JIS News

Alcoa Inc., the world’s leading supplier of alumina, has announced a US$690 million expansion project at the Jamalco Refinery in Halse Hall, Clarendon, which will increase employment in that section of the island and bring the country an additional US $300 million per year in bauxite earnings.
The expansion, to be undertaken over the next three years, will result in an additional 1.4 million tonnes of bauxite being produced annually, more than doubling the refinery’s total capacity to 2.65 million metric tonnes per year, and placing Jamalco among the world’s lowest production-cost refineries. The development comes on the heels of the Government’s recent removal of a nearly 30 year-old bauxite levy in order to spur investment in the sector. In 2003, Alcoa completed a 250,000 metric tonne expansion project at Jamalco at a cost of US$115 million and the removal of the levy, along with the expansion, lowered costs at the refinery by approximately 30 per cent.
Upgrading of the Jamalco facility is part of a US$1.3 billion investment initiative, which also includes the development of the Juruti bauxite reserve in Brazil, and is aimed at meeting the growing worldwide demand for aluminum, which is used in the construction industry and to manufacture cars.
In an interview with JIS News, Kevin Lowery, Director of Corporate Communications at Alcoa in Pittsburgh, Pennsylvania in the United States, informed that the decision to include Jamaica in the development effort, “was based on the unbelievable cooperation we have with the Government, as well as the fact that it (Jamalco) has an outstanding workforce and that puts us in an unbelievably low cost position.”
“It is much more efficient for us to expand a facility that is really kicking on all cylinders like Jamalco is, versus trying to build a whole new facility,” he stated further.
With the appropriate Government approvals, work on the project should begin later this year, with ground to be broken soon after for a 2007 completion date. The project is expected to increase employment in Halse Hall and surrounding committees in Clarendon. “As we get closer to the actual breaking of the ground and construction, we will be able to put a better number on the increase in jobs but without a doubt, we are going to need more people,” Mr. Lowery said.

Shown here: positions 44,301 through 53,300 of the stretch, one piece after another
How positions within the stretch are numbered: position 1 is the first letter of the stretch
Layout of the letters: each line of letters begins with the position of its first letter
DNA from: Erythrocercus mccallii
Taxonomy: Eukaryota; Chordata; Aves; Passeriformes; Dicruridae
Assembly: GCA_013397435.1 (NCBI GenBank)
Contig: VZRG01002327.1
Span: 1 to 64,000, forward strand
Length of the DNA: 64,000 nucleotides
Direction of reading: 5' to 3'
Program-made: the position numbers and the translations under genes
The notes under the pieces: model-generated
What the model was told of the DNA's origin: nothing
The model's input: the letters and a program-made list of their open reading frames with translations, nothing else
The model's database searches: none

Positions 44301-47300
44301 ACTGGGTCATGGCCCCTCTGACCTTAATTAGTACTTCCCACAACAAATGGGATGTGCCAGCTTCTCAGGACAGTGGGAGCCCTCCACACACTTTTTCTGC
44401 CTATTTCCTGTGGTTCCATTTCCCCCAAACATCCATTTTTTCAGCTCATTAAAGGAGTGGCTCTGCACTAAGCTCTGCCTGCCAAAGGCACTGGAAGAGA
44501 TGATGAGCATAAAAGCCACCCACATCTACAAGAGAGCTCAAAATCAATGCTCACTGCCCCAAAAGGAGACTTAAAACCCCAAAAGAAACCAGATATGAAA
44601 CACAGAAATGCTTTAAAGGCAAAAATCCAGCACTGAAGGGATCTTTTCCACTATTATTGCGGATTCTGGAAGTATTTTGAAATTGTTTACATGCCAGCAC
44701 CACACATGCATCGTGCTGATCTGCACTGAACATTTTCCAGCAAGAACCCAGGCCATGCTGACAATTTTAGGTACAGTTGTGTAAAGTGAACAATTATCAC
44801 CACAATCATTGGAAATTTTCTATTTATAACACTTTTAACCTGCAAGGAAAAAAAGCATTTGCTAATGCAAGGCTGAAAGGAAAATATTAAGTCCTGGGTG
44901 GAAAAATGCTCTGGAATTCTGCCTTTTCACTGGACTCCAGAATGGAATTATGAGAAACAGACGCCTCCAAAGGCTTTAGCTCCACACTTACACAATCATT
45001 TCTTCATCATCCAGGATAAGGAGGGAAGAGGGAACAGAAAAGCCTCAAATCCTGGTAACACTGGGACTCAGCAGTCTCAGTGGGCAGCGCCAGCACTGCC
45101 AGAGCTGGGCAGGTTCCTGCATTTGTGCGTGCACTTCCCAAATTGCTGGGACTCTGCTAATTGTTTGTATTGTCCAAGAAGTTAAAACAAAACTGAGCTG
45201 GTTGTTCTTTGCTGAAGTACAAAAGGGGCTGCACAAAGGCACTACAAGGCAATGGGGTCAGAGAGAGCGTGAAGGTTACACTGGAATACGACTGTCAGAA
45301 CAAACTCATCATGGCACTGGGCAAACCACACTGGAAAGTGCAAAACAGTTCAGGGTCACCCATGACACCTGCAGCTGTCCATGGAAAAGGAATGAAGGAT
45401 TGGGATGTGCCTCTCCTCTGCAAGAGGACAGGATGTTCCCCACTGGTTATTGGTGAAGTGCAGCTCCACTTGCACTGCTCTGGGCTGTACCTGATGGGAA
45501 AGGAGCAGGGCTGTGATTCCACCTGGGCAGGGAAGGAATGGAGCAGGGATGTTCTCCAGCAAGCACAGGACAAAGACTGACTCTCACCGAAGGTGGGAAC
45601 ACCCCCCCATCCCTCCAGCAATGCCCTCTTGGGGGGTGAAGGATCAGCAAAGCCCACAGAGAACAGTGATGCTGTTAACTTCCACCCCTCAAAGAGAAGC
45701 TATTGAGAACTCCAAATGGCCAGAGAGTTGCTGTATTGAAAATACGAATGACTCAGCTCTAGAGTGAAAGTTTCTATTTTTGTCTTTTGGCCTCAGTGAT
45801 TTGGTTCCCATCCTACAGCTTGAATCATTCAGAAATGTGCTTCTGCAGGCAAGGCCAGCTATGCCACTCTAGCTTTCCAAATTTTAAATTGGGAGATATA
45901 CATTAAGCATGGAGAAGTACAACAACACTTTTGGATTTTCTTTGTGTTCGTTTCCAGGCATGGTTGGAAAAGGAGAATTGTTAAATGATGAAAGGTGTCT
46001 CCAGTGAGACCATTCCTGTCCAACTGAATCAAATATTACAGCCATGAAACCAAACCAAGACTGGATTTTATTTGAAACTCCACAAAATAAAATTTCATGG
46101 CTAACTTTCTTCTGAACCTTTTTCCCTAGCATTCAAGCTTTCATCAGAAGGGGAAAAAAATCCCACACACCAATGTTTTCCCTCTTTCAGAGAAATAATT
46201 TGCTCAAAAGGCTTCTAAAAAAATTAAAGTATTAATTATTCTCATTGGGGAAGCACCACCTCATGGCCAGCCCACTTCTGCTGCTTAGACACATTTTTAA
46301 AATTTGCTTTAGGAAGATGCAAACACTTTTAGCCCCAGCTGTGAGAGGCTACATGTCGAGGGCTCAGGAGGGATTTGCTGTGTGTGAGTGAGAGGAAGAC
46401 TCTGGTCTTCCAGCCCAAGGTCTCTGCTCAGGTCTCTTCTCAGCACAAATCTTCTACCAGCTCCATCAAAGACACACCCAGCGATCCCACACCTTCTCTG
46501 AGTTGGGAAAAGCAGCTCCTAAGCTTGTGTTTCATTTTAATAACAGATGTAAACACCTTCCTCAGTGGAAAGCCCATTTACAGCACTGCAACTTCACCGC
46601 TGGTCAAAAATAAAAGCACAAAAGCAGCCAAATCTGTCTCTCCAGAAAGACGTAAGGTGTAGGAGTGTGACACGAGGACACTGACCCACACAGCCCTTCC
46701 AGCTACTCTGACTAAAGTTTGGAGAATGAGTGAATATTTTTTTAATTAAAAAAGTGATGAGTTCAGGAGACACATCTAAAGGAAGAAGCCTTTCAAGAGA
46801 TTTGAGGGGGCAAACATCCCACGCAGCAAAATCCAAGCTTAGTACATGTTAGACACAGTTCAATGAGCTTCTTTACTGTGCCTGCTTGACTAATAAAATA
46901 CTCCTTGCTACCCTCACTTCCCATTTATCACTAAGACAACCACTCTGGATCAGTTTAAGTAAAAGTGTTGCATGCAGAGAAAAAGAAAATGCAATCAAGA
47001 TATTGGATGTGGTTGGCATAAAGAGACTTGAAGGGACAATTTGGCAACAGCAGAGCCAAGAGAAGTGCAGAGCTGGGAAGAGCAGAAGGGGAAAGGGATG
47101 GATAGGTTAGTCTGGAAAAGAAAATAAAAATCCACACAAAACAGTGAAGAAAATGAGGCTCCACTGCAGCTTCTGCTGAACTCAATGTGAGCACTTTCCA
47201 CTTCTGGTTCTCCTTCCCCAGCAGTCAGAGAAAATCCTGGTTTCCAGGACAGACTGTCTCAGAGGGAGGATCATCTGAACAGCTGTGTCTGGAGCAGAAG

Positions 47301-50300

Meanwhile, Dennis Morrison, Senior Director at the Jamaica Bauxite Institute has hailed the announcement by Alcoa as “extremely positive news,” noting that, “this is the largest expansion that any industry in Jamaica would have seen since the 1960s.”
“It will bring much economic activity especially to that part of the island where the expansion project will take place and on a more national scale, the additional tonnage that will be produced will generate an additional US$300 million per year of gross foreign exchange earnings and that in itself is the most significant single action for four decades,” Mr. Morrison said.
He pointed out further, that the intention of Alcoa to undertake such a large-scale development project, signaled the company’s confidence in the industry, stemming from measures put in place to improve the industrial relations climate and train the workforce, as well as the reform of the fiscal regime by the Government.
Alcoa has total alumina production capacity of some 14 million tonnes per year from a number of countries throughout the world. Alcoa Inc. and its affiliate Alcoa World Alumina & Chemicals (AWCO) Own 50 per cent of the Jamalco plant.